The preacher's words came to Clarice from a great distance away, though the man stood just a few feet from her, forcing her out of her deadened state of mind and back to a reality she didn't want to face. The numbing sensation had begun deep inside her the moment she'd arrived at her parents' home in time to see the coroner wheeling a body bag from inside the house. A sensation that had steadily spread outward until her whole body had lost all feeling. Any minute now, she was certain, her knees would buckle and she would crumple in a heap right there on the crisp frost laden grass that covered the cemetery grounds.
“The Lord giveth and the Lord taketh away. Blessed be the name of the Lord.”
The Lord giveth and the Lord taketh away. Clarice opened her eyes, unaware they had been closed. She stared blankly at the three bone white caskets, each hovering above a dark hole that would seal her family's deaths as final. Hanging tensely at her sides, her gloveless hands ached from the bitter November air. She thought about putting them in the pockets of her coat, but the numbness of her mind had robbed her of the ability to command her limbs.
What was she going to do without her parents? Without Aaron? Her twin brother, her other half. Since they were born, he had always been there. He was a part of her. When life got too rough, he'd always been the one she ran to. He was her refuge. Her family was her refuge. And now it was gone. All of it. How was she supposed to get through this alone? She had no one now.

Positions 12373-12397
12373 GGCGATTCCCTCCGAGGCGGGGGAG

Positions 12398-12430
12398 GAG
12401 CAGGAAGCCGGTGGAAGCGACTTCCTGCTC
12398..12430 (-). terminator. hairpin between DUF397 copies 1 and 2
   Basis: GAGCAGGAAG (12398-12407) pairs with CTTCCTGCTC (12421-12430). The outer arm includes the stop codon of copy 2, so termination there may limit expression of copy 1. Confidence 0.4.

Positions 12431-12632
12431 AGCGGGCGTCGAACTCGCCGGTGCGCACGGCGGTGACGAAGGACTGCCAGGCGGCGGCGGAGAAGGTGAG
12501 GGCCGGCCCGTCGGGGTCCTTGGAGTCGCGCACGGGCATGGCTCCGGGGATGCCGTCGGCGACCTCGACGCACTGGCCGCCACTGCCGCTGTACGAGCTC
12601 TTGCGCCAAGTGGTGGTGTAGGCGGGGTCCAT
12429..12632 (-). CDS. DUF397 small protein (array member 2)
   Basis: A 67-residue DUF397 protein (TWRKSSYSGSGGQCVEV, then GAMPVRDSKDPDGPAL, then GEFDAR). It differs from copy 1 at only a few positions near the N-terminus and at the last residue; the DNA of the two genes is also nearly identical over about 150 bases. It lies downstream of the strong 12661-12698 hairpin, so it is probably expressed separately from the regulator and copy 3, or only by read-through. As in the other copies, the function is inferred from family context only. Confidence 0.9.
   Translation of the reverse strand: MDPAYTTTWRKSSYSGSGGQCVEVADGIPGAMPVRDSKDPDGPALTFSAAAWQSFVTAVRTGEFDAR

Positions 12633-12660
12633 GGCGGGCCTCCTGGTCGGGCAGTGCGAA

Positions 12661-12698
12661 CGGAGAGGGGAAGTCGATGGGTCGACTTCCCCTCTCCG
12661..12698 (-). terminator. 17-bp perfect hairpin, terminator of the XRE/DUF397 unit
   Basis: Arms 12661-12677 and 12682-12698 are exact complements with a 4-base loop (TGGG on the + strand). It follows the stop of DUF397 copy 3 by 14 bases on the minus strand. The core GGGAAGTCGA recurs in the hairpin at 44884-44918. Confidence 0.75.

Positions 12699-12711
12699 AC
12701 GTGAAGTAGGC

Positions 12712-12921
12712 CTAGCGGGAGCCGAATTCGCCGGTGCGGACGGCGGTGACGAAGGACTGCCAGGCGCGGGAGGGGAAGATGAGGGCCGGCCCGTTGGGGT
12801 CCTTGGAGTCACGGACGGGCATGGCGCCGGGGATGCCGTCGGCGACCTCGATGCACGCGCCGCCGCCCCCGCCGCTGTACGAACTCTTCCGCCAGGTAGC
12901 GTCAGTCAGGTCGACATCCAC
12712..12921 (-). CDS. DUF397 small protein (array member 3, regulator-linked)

Clarice's eyes were vacant as they slowly swept over the crowd of mourners. Her family was well loved, but she didn't know these people. She hadn't lived here for years. Her gaze came to rest momentarily on a uniformed officer standing idle at the perimeter of the crowd of mourners. He watched the procession for a moment then met Clarice's gaze briefly before scanning the cemetery grounds as if searching for something, or someone. Apparently satisfied by what he didn't find, his attention returned to Clarice.
Clarice looked away.
“Ashes to ashes, dust to dust.” The preacher spoke with sincere emotion. This didn't seem to be just a job to him, and for that Clarice was thankful. Her family deserved sincerity. “Now, a moment of silence.”
Clarice watched the mourners as their heads slowly bowed and their eyes closed. Some were crying openly, others simply stood there with distraught looks on their faces as if they hadn't yet come to terms with this atrocity that had taken the lives of three amazing people. Clarice could sympathize. She wondered if she would ever come to terms with it.
Her eyes came to rest on a man standing apart from the other mourners near a large headstone. Early thirties, six foot or thereabouts, he wore a black suit and white shirt but no tie, and sunglasses. His short cropped black hair barely responded to the light breeze.